Single candidate works by looking at a particular square and working out which numbers would be valid candidates for that cell. If that cell only has one valid candidate, then we can conclude that the value of that cell must be that single valid candidate
Here are a couple of examples.

Look at the cell hilighted in green, and work out which numbers could fit in that cell within the rules of Sudoku.
This cell happens to be in a row which is already fairly full. We can eliminate all the numbers that are already in this row, i.e. We can eliminate the numbers 2, 3, 4, 6, 7, and 8, this only leaves us with the numbers 1, 5, and 9 as valid candidates.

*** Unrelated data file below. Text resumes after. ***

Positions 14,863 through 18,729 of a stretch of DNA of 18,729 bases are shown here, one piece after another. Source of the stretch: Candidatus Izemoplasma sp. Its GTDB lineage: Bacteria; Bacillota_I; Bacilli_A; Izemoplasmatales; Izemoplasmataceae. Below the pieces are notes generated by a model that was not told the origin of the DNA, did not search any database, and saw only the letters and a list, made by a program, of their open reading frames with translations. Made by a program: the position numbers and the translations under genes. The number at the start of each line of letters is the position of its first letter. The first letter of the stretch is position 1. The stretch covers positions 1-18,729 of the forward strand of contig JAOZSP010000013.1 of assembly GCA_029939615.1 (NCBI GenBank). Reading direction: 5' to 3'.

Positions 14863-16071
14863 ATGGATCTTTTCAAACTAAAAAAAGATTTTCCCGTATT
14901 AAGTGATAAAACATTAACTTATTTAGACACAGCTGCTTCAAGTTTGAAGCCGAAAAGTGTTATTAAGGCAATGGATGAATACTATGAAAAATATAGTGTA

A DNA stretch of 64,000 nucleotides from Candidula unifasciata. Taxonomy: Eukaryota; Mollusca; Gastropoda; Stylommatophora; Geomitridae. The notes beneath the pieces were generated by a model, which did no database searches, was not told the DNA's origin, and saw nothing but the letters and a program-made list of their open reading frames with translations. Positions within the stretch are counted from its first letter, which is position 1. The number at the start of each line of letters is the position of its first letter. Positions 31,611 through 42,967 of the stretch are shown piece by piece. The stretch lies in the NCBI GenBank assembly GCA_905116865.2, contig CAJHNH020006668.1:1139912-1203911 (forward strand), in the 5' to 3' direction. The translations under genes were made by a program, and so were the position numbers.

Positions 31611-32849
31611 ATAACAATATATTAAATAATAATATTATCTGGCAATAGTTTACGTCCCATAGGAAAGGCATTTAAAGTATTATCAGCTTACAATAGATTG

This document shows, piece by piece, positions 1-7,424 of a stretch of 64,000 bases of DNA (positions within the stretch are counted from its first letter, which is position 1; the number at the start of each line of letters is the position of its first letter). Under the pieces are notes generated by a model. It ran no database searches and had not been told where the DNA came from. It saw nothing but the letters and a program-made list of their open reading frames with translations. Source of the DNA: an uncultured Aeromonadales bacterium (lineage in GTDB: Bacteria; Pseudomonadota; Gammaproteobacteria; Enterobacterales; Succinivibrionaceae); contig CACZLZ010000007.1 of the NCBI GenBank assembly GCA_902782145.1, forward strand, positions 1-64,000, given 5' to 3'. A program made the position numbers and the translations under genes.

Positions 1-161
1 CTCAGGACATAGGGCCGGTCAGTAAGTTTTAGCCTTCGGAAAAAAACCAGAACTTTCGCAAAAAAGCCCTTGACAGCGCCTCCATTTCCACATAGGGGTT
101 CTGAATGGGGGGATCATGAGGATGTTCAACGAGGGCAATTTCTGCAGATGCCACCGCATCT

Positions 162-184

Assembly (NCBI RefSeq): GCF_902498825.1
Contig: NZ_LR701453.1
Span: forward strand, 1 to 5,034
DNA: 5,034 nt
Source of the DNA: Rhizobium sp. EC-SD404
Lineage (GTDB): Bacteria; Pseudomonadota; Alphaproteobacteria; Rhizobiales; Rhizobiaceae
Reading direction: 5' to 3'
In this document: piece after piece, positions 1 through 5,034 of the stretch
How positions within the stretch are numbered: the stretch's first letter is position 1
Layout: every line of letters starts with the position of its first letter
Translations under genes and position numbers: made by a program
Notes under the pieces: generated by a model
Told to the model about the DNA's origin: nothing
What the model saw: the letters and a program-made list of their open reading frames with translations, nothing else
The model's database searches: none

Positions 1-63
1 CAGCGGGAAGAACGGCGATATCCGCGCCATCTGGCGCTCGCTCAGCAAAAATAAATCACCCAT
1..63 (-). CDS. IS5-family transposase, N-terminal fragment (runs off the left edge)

If we look at what is already in the same column, we see that there is a 5 and a 9 already in the same column, so we can eliminate the numbers 5 and 9. This leaves us with just the single valid candidate, and that is 1.

This example is little more complicated as you have to look at the 3*3 squares as well. Look first at the numbers already taken in that column, we can eliminate the numbers 3, 4, 5, 7, and 9. This leaves us with 1, 2, 6, and 8.
Next, look at the numbers already in that row. We already have the numbers 2, 3, and 4 in that row, so we can also eliminate these. It doesn't matter that we've already eliminated the number 2, this will happen more and more as the grid fills. This leaves with the numbers 1, 6, and 8.
Now, look at the numbers in that 3*3 square, we already have the numbers 3, 6, 7, and 8 in that 3*3 square, so we can eliminate those from our valid candidates. This just leaves us with one single valid candidate: 1.